Here are some examples:

Duplicate Indexes output

image

If we see the above screenshot and see the two pairs of duplicate indexes. The only difference is the change in names but the column names on which the index is built are same. Now the question is which index should be removed. Normally, dropping any index will do but to be on safer side, look for the usage statistics of the index and remove the index with lower usage statistics.

The query to check the usage statistics is: http://www.mssqltips.com/sqlservertip/1239/how-to-get-index-usage-information-in-sql-server/

SELECT   OBJECT_NAME(S.[OBJECT_ID]) AS [OBJECT NAME],
I.[NAME] AS [INDEX NAME],
USER_SEEKS,
USER_SCANS,
USER_LOOKUPS,
USER_UPDATES
FROM     SYS.DM_DB_INDEX_USAGE_STATS AS S
INNER JOIN SYS.INDEXES AS I
ON I.[OBJECT_ID] = S.[OBJECT_ID]
AND I.INDEX_ID = S.INDEX_ID
WHERE    OBJECTPROPERTY(S.[OBJECT_ID],’IsUserTable’) = 1

For Redundant indexes:

image

If we see the above screenshot, the first pair of index is having same column but the sequence of column is different. Therefore, it’s not recommended to remove any of the index. But the second pair has primary column same but the secondary columns are different. Therefore, we need to check the usage statistics of the indexes and then remove the one with lesser seeks/scans.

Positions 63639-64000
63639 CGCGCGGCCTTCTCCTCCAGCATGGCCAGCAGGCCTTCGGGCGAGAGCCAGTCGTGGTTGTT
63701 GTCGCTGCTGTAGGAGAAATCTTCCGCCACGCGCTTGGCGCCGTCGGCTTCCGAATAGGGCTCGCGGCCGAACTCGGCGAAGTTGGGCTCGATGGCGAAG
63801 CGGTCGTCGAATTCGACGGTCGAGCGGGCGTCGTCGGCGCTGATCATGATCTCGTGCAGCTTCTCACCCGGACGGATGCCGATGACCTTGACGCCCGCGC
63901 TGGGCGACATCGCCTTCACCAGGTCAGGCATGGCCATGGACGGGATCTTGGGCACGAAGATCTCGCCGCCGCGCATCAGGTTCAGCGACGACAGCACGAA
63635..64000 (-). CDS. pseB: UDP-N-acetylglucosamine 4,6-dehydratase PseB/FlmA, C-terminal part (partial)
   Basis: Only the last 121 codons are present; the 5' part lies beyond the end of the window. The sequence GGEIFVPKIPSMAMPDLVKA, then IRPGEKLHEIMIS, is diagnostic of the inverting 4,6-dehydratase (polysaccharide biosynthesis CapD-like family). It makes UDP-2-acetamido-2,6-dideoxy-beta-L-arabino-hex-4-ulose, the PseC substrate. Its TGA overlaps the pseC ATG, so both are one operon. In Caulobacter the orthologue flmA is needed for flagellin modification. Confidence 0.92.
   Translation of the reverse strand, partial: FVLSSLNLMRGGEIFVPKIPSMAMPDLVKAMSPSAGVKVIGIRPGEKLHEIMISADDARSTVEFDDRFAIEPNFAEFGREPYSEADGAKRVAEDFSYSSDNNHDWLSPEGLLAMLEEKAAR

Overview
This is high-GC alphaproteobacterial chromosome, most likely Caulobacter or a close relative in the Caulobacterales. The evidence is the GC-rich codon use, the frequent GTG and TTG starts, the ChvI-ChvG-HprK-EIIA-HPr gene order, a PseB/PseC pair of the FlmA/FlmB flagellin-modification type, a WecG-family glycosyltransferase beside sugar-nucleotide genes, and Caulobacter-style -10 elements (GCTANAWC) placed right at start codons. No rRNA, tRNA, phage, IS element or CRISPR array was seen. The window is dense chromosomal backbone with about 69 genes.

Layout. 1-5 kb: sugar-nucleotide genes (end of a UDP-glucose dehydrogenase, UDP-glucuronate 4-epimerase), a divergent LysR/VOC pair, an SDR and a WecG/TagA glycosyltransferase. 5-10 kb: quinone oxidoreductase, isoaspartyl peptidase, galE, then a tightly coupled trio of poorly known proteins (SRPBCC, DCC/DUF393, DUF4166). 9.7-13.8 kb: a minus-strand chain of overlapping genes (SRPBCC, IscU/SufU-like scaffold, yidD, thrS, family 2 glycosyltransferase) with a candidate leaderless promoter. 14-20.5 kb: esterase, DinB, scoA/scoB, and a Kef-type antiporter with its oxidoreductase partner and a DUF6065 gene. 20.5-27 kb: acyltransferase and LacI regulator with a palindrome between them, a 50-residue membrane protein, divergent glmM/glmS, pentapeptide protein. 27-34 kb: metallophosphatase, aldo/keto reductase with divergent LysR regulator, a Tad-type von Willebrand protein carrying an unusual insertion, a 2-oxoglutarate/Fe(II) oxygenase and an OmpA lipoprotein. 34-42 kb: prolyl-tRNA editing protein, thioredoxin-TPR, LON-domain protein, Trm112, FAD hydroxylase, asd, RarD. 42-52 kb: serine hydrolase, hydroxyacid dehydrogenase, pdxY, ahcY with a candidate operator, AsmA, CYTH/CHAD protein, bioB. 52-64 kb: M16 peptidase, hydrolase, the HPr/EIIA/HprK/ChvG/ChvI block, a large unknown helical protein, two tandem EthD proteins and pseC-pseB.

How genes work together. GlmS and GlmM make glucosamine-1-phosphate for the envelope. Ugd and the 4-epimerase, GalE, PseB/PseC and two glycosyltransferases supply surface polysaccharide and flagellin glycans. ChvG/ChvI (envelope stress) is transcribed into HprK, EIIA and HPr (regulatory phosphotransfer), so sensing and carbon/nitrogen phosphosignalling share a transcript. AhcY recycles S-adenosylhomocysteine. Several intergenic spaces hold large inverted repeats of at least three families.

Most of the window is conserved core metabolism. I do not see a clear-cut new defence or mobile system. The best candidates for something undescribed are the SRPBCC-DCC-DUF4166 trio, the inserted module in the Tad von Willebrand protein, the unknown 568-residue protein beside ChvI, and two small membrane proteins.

Missing Indexes :  These indexes are favorites of many DBAs , they simply pick up top 10 missing indexes and create them. This approach can be dangerous on the production servers with heavy transaction.  The entire theory of indexing will revolve around Read/Write ratio and usage statistics.

There are two most common ways to get the missing indexes.

1. Using the below query:

DECLARE @runtime datetime
SET @runtime = GETDATE()
SELECT CONVERT (varchar, @runtime, 126) AS runtime,
mig.index_group_handle, mid.index_handle,
CONVERT (decimal (28,1), migs.avg_total_user_cost * migs.avg_user_impact * (migs.user_seeks + migs.user_scans)) AS improvement_measure,
‘CREATE INDEX missing_index_’ + CONVERT (varchar, mig.index_group_handle) + ‘_’ + CONVERT (varchar, mid.index_handle)
+ ‘ ON ‘ + mid.statement